On May 8, the Federal Trade Commission agreed to settle allegations that Myspace misrepresented its data practices regarding the use and sharing of its users’ personally identifiable information, a deceptive act or practice in violation of Section 5 of the FTC Act.
The primary data practice at issue was Myspace’s sharing of the unique identifier assigned to the profile of each Myspace user (called a “Friend ID”) with third-party advertisers, who could then use the identifier to access that user’s profile (and the PII maintained on that profile), a practice which the FTC alleged was contrary to Myspace’s representations regarding its use and sharing of PII.
The FTC focused on the fact that the Friend ID, despite being non-PII, was linked to a user’s Myspace profile so that third-party advertisers could use the Friend ID to easily obtain the PII resident on a user’s profile. In effect, the FTC took the position that by sharing the Friend IDs with third parties, Myspace also constructively shared all of the PII accessible from a user’s Myspace profile with those third parties. As such, this enforcement action may signal that a business can’t get around promises not to share PII with third parties by simply sharing a piece of non-PII that enables a third party to subsequently obtain access to PII maintained by that business.
In this case, the non-PII at issue was directly linked to PII – as the unique Friend ID was the only information needed to locate a user’s online profile – so the FTC alleged that Myspace should have foreseen that the third-party advertisers would be able to obtain access to users’ PII. However, it remains to be seen if the FTC will apply this concept of constructive sharing of PII to situations where the downstream linkage of non-PII to PII by third parties is less foreseeable (e.g., if a third party employs a sophisticated de-anonymization algorithm to re-identify an individual based on non-PII obtained from a business).
Myspace assigned each user profile a unique Friend ID, and a user’s online profile could be accessed by typing the Friend ID assigned to that profile in the URL after the slash in “www.myspace.com/”. By pulling up a user’s Myspace profile, one could obtain access to “basic profile information,” including the user’s profile picture, location, gender, age, display name, and full name (unless the user has elected to opt out of making his or her full name public, an election which the FTC reported, as of July 2010, was made by only approximately 16% of Myspace users). In addition, if a user had chosen to make his or her profile available to anyone, the Friend ID could be used to obtain access to any information or content – such as photos, videos, messages, and comments – on the user’s Myspace profile. Thus, the Friend ID was the key which enabled anyone to obtain access to a significant amount of PII about a Myspace user.
Myspace displays advertisements on its site that are served by third-party advertisers, and the FTC alleged that Myspace shared the Friend IDs (as well as the ages and genders) of users that clicked on these advertisements with the third-party advertisers. Due to this data sharing, a third-party advertiser would be have been able to use the Friend IDs to access users’ Myspace profiles and gather the PII noted above, such as the users’ full names, which the third-party advertiser could combine with any information obtained via cookies in order to target ads to those users.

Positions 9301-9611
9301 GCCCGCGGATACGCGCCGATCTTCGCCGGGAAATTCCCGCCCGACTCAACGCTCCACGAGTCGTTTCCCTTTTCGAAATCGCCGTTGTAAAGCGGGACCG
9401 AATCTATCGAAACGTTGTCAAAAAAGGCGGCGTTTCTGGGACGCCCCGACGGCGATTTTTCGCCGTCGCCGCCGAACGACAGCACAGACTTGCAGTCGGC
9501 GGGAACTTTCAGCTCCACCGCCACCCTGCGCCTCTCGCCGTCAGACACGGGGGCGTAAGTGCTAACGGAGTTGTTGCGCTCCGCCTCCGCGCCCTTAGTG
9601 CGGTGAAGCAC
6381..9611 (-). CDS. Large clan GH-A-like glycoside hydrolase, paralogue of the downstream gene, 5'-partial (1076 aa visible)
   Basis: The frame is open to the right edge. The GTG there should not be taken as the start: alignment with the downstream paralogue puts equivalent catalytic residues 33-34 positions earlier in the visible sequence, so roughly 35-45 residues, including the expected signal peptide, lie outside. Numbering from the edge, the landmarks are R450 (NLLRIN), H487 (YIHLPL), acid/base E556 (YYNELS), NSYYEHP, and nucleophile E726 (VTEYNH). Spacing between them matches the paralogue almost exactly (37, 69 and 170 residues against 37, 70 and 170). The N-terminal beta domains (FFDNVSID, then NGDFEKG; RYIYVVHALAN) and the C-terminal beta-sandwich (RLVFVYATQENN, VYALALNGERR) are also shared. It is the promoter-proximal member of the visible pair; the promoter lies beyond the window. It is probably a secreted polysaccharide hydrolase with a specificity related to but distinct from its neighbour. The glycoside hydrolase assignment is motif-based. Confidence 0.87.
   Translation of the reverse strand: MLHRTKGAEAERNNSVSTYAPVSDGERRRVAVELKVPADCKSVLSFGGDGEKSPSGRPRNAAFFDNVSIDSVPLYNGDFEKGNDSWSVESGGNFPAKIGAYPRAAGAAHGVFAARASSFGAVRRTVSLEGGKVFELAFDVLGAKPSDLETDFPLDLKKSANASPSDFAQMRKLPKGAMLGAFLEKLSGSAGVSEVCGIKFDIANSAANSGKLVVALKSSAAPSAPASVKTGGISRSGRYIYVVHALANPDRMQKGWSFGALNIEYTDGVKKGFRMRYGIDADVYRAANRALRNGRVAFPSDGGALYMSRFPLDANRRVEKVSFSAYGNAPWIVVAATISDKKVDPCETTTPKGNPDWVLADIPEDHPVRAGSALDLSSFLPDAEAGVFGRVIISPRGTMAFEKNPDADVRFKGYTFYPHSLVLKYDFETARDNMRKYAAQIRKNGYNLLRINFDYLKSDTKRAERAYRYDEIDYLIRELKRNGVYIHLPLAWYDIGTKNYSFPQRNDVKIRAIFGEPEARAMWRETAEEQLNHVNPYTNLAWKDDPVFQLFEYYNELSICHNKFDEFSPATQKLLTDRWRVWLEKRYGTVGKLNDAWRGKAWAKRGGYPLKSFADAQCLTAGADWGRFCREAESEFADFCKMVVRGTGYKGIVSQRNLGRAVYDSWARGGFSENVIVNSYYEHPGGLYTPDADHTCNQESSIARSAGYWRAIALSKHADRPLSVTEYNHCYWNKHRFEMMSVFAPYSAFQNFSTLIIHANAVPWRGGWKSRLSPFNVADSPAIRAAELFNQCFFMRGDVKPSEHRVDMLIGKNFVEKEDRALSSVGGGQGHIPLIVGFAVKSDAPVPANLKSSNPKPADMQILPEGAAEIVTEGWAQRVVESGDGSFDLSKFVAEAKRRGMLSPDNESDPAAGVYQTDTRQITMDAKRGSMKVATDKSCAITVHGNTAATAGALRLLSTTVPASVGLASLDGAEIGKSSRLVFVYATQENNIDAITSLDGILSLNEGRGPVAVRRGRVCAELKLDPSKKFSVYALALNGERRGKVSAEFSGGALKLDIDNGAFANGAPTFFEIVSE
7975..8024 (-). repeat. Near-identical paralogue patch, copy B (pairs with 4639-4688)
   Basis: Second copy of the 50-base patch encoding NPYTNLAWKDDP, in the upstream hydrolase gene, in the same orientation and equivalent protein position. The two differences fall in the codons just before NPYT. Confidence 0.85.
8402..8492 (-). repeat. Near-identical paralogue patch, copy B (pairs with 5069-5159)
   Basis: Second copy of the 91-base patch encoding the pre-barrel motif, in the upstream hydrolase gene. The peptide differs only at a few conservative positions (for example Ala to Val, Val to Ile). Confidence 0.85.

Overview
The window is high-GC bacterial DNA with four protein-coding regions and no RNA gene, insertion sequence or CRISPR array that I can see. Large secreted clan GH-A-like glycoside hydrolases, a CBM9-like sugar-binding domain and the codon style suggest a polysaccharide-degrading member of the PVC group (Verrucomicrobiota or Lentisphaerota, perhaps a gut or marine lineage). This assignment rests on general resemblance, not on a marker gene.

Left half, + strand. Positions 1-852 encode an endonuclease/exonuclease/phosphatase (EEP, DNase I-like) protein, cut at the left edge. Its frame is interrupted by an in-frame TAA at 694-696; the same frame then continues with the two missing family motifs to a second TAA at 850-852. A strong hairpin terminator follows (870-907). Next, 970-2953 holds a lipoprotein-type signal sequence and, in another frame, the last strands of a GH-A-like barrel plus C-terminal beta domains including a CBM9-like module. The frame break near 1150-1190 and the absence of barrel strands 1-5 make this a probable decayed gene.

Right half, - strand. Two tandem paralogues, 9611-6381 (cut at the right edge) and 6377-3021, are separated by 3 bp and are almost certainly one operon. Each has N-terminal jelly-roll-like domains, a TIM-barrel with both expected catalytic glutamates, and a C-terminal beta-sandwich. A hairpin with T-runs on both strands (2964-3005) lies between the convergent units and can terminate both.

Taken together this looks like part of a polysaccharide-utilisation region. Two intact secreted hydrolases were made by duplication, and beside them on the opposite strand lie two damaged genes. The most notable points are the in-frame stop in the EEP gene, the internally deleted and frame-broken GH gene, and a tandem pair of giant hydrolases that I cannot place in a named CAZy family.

The FTC noted that Myspace failed to always fully encrypt the Friend IDs and other information provided to third-party advertisers. Although the FTC did not elaborate on this point, the reference to encryption raises the question of whether the FTC would have deemed Myspace’s data sharing practices to be in compliance with federal law if the Friend IDs had been encrypted in the hands of both Myspace and the third-party advertisers at all times.
The FTC’s Complaint – Myspace Misrepresented Its Data Practices
In pertinent part, Myspace represented that: (1) it would not use or share a user’s PII with third parties without first providing notice to and obtaining consent from users; (2) the customization of advertisements on the Myspace site did not allow third-party advertisers to obtain a user’s PII or to individually identify the user; and (3) a user’s web browser activity was anonymized when shared with third-party advertisers. However, in its complaint (PDF), the FTC alleged that Myspace’s practice of sharing Friend IDs with third-party advertisers was contrary to these representations. To this point, the FTC noted in its news release that “[a]dvertisers could use the Friend ID to locate a user’s Myspace profile to obtain personal information publicly available on the profile and . . . could combine the user’s real name and other personal information with additional information to link broader web-browsing activity to a specific individual.” As such, these representations were false or misleading, and constituted deceptive acts or practices in violation of Section 5 of the FTC Act.
The FTC also alleged that Myspace failed to comply with the substantive privacy requirements of the US-EU Safe Harbor Framework ("Safe Harbor"), which was contrary to its representations that it was in compliance with Safe Harbor. This misrepresentation also constituted a deceptive act or practice in violation of Section 5 of the FTC Act.
Terms of the Proposed Settlement
The proposed consent decree (PDF) prohibits Myspace from misrepresenting its data practices, including the extent to which it shares certain information with third parties and the extent to which it complies with the US-EU Safe Harbor Framework. In addition, Myspace is required to implement a comprehensive privacy program, obtain biennial assessments of its comprehensive security program for a period of 20 years, and comply with several reporting and administrative requirements.